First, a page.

Rates Rises, Why Would YOU Care?
The Taxpayer’s Alliance has identified over 80 senior council officials in Auckland alone that ‘earn’ over $250,000 and are looking to publicize this information (1Stuff 2nd May 2020). It is surprising to hear the rhetoric coming from some of our ‘leaders’ in relation to this type of publicity (1Ratepayers Alliance 29th Apr 2020; 2Rotorua Daily Post 9th Apr 2020). Rather than congratulating such groups on the public service they are providing, the rhetoric from some officials sounds almost threatening. Do not ratepayers have a right to know who is being paid what? It is not your money? If this were a private company then the shareholders would have a right to know the senior managers’ salaries. Maybe some public ‘servants’ have forgotten whose money they are spending?
On the bright side, it is encouraging to see other public officials being more welcome of change, recognising the pay imbalance between essential workers and themselves and cutting their pay. *Note, this is actually cutting their pay, not promising donations to friends or family, or redirecting part of their salary to their own organisation. Why is this important? Because we are unfortunately in for a period of economic pain that will last some time. Our dependence on sectors such as tourism, hospitality, and International students, and the high indebtedness of our households due to having some of the highest housing costs in the world, means the economic effects of Covid-19 will last for many years to come. Thankfully - We are All in This Together, right?
If we are to spend to get out of this recession then the money has to come from somewhere. There is no point taking from ratepayers in order to cover new expansionary spending (3Stuff 24th Apr 2020). That is the proverbial taking from Peter to pay Paul. Rather than being expansionary this just takes your money and gives it to officials for them to redirect. If that redirection is merely into the pockets of high paid staff or contractors, then it is likely to actually reduce economic activity.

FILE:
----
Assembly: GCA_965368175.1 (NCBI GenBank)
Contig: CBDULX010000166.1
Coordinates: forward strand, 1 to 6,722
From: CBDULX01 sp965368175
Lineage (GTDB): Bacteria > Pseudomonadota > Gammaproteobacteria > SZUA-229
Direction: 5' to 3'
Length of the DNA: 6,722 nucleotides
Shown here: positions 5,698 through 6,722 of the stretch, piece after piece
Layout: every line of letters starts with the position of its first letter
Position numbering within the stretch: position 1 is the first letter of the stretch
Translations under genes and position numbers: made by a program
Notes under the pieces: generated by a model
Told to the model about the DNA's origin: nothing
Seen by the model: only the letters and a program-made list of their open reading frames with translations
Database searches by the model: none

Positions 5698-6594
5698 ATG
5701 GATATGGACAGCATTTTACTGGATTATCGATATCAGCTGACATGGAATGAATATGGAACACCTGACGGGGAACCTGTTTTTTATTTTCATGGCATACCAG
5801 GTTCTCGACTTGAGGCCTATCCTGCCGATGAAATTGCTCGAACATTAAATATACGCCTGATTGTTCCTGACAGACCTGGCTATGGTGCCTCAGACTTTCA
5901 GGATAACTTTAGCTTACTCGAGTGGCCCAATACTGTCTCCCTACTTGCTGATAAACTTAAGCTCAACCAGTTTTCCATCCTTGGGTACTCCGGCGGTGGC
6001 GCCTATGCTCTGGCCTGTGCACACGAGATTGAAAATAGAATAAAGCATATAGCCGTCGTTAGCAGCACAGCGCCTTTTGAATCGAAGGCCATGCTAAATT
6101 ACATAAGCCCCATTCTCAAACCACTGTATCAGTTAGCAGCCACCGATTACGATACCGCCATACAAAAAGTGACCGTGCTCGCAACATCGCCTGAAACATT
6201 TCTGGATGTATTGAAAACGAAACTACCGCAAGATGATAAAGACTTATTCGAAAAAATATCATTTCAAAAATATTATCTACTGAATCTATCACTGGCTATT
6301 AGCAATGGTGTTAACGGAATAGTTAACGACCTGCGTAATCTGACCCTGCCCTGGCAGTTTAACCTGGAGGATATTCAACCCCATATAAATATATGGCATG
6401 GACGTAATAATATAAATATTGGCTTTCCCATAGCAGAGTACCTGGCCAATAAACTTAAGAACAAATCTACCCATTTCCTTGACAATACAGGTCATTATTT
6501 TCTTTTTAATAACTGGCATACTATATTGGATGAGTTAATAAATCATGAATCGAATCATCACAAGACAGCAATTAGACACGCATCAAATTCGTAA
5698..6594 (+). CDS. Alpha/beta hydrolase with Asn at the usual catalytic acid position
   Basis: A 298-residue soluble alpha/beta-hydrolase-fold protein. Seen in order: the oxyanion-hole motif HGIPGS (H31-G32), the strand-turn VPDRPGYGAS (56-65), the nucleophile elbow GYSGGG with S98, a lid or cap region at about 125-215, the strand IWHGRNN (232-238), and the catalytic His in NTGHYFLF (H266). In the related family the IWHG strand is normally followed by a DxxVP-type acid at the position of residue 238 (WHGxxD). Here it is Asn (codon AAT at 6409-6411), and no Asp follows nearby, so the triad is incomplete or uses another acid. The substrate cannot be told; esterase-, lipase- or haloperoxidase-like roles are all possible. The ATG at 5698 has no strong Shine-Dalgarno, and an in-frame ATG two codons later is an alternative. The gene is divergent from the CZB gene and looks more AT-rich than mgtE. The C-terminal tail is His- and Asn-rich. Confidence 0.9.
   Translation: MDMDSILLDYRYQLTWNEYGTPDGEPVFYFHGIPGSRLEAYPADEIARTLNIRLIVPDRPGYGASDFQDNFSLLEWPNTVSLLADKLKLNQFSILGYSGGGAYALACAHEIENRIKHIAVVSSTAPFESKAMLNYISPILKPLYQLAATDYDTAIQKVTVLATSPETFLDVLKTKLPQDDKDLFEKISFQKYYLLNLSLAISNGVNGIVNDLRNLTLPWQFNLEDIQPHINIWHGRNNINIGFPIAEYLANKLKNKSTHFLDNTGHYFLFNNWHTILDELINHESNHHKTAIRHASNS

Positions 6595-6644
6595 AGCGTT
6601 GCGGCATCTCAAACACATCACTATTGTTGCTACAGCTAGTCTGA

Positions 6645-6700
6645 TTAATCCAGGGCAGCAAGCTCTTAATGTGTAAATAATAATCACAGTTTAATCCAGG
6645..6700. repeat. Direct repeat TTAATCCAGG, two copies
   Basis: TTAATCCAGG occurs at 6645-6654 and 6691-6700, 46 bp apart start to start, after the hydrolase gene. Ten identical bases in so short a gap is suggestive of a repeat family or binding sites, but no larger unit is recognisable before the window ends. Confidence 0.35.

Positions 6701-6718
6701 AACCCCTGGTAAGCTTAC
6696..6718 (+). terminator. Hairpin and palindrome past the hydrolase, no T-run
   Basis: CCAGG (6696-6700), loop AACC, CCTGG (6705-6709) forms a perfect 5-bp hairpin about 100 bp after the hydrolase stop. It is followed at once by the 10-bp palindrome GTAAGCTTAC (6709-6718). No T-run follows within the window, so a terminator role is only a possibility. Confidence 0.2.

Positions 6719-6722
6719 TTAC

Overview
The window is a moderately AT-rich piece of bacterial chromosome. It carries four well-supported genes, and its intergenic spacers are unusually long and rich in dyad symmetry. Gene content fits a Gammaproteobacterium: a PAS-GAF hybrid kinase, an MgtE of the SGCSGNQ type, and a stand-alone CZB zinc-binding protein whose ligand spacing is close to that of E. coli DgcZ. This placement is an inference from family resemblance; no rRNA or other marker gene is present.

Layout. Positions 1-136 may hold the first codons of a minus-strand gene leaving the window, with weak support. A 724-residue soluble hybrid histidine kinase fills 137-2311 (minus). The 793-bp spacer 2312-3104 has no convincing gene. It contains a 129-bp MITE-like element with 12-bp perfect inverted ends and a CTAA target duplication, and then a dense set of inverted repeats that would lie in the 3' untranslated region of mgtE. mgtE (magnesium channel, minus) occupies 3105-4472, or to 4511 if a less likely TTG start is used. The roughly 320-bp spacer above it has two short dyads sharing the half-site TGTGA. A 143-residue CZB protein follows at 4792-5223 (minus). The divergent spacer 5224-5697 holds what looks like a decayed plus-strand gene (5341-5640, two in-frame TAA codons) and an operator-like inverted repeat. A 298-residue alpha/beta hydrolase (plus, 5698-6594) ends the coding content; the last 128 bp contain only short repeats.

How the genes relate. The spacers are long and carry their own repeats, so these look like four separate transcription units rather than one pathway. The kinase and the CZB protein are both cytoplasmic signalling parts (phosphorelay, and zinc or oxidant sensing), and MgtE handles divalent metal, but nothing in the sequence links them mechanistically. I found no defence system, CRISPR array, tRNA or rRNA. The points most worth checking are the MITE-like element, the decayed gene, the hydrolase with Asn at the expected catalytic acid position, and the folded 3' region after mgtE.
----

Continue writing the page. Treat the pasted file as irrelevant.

One Hamilton councillor has indicated on social media that increased spending at the cost to ratepayers is ‘Keynesian policy’. This is concerning as we would have hoped that the people who lead us had a greater understanding of economics. We would be more than happy to discuss with them Keynesian policy and the requirements for its success. On a positive note, if officials actually cut their pay in order to stop rates rises, and start projects that employ the many who will lose their jobs, this is a great start. While lasting salary cuts for senior public ‘servants’ will not only provide hundreds of millions to local and central government coffers, it has a second, maybe even more important benefit – empathy.
Can you truly appreciate the plight of your average citizen if you ‘earn’ over 15 x’s what they do? Maybe this is why many commentators are stating that councillor’s heads are stuck in the sand in relation to their views on rate rises (4Stuff 2nd May 2020). How can you make rational decisions for a pensioner ratepayer, if your salary Each Week is over $9000, meaning in three weeks you ‘earn’ what they do in an Entire Year?
Yet it was not that long ago that public servants were earning similar salaries to those they served (5Otago Daily Times 6th Nov 2013). So why are our public ‘servant’s’ now some of the highest paid in the world? A part of this is the remuneration authority’s use of % increases to boost senior public service salaries. The math is terrifyingly simple - if you are a pensioner on around $25,500 a year and your pension increases by 2% for the next ten years, then over that period your income would rise by around $5,600, to just over $31,000. If you are a senior council employee earning $440,000 then a 2% increase over that time equates to over $96,000 and your salary to well over half a million dollars. That pay increase alone is more than three times the total salary of the pensioner? But don’t worry it is only a small % increase right…
We therefore applaud the government initiative to rein in excessive public salaries. We look forward to a complete overhaul of the remuneration authority. Maybe if they set the maximum salary of the most senior public servants to 10 x’s the medium income of the people in their region that would be a good start. Maybe then the officials that are so instrumental in setting the laws the affect our lives will think about how the ratepayer will be affected by their decisions. Decisions such as;
Ø the compliance costs that can add upwards of $100,000 to the cost of building a house,
Ø the development of cycle lanes on a bridge coming in at almost $1 million dollars,
Ø a (yes singular) roundabout whose initial budget staff are not able to locate for our OIA, but whose costs has now blown out to over $15 million and counting,
Ø the spending of ratepayers’ money on Victoria St buildings at a price up to 56% more than the market valuation (6 NZ Herald 3rd Oct 2020),
Ø proposals for gardens and new entrances to public facilities priced at tens of millions of dollars?
This sadly is just part of a very, very long list. Of course, it is Just Your Money, Your Rates, Your Increased Rent, so why do you care?